Penny first heard Crossing the Bar sung by some beautiful voices in Maine, USA. “It stayed in my head and would pop out from time to time until Roger noticed me singing it to myself and suggested we should record it,” says Penny. “A.L. Tennyson wrote the poem in 1889 and Rani Arbo has written this gorgeous tune in more recent times.”


Here is another great album by the Australian duo of Penny Davies and Roger Ilott. This is the latest of many of their CDs that I have purchased over the years. I forget which CD I purchased first but I remember thinking that the CD was great because (initially,as a bonus, it had a Byrdsy feel to it but also because) listening to (what I am guessing are) the Australian folk songs was extremely interesting. It gave me a taste and feel for a life and culture that I had never been aware of prior to listening. I can't thank Penny Davies and Roger Ilott enough for that experience. "Boomerang Bay" is an album that should not be missed. There are 12 great tracks, including a cover of that Carol King/Byrds hit, "Goin' Back". The other tracks make me conjure up imagery and visions of a place made vivid by Penny's & Roger's descriptive lyric and passion. The download is easily worth the price of admission. So, to avoid any confusion on this: Yes! You should buy this album!
This album is available for download from CDBABY.COM.


MOON CALLER Review by Bob Wilson (THE FOLK RAG)

This new recording from Penny Davies & Roger Ilott turned up in my mailbox like a welcome letter from an old friend with new stories to tell.

Penny and Roger have been producing independent music from their home studio near Stanthorpe for more than 20 years, and with at least a dozen of their own recordings behind them, the experience shows. Like Big Water (released 2006), this CD has a folk-rock feel with drums, bass, Dobro and Roger's Rickenbacker 12-string electric guitar adding a Byrds' flavour.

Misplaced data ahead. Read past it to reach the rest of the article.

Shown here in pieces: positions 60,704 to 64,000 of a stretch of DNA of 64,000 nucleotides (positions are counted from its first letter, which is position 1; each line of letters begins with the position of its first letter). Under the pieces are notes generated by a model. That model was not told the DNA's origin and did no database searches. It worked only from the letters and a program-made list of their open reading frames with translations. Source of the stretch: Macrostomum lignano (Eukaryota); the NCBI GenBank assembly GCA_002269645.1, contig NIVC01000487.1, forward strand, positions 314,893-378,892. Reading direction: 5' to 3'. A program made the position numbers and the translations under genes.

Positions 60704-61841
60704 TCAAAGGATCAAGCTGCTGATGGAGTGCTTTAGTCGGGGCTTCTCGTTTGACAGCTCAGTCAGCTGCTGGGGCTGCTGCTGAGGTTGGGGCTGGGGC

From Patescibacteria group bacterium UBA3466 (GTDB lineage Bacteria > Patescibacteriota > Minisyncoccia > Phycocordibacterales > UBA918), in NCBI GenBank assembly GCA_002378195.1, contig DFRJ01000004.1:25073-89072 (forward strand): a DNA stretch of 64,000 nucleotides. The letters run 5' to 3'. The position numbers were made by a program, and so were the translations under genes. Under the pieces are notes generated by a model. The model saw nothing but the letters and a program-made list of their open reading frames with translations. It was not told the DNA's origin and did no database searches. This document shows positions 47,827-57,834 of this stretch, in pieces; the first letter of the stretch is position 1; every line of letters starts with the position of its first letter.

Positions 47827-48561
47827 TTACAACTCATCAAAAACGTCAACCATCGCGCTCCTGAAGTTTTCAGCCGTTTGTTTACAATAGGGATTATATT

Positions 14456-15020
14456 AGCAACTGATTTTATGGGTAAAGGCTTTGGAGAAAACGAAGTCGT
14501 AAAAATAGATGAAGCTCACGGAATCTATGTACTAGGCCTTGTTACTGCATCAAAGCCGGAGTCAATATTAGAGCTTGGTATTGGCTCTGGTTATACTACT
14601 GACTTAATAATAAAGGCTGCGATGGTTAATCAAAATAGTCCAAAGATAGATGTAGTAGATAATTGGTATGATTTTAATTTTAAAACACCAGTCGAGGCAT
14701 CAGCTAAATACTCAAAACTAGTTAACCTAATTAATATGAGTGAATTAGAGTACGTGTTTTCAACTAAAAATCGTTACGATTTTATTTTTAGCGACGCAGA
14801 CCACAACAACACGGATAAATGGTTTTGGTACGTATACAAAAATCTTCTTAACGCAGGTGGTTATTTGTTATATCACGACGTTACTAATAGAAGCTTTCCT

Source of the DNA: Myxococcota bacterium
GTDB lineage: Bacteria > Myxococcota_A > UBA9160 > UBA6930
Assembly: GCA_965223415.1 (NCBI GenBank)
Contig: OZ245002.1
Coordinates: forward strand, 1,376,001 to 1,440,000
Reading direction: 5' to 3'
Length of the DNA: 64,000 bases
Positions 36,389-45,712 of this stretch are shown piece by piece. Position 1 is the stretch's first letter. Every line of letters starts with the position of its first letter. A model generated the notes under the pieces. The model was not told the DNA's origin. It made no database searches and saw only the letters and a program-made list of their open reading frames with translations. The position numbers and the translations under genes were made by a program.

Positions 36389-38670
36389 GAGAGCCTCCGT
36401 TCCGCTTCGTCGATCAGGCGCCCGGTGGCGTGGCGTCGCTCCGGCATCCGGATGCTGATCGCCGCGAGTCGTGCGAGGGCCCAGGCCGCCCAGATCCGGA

Moon Caller is a family affair, with son Jordan Davies-Ilott playing drums and dobro. It must have been a special moment for him to hear Mum and Dad's original song, Goodbye To Your Schooldays, at his high school awards ceremony. The 15 tracks on Moon Caller include old favourites ( Joni Mitchell's Circle Game and J .C. Stewart's tribute to the 1969 moon landing, Armstrong ), and one of the few unpublished collaborations between Roger and the late Bill Scott ( The Goldfield ). Penny and Roger's eight originals include the nostalgic Aurelia (about Penny's experiences emigrating from England) and the wistful opening track, She's Like a Tree .

Jed Hudson , who played with Roger in Sydney folk-rock band The Rusty Dusty Bros in the 1970s, collaborated on this album, playing bass, mandolin and adding backing vocals to some tracks.

Although this is a “band” album, Penny's distinctive, gentle vocals and Roger's under-stated harmonies are always to the fore. O'Mara's Front Verandah is a nostalgic ballad featuring Dobro, mandolin, pedal steel and acoustic bass, but the instruments are well back in the mix, allowing the listener to focus on the words, harmonies and feel of the song.

Other highlights include Song of the Artesian Water ( A.B.Paterson / C.O'Sullivan ), the droll Wet Season Blues and the duo's climate change protest song, Crazy Weather . This is a well-produced, listenable album with a lot of heart.

FROM THE POP GEEK HEAVEN WEBSITE.....Jangle On by Eric Sorenson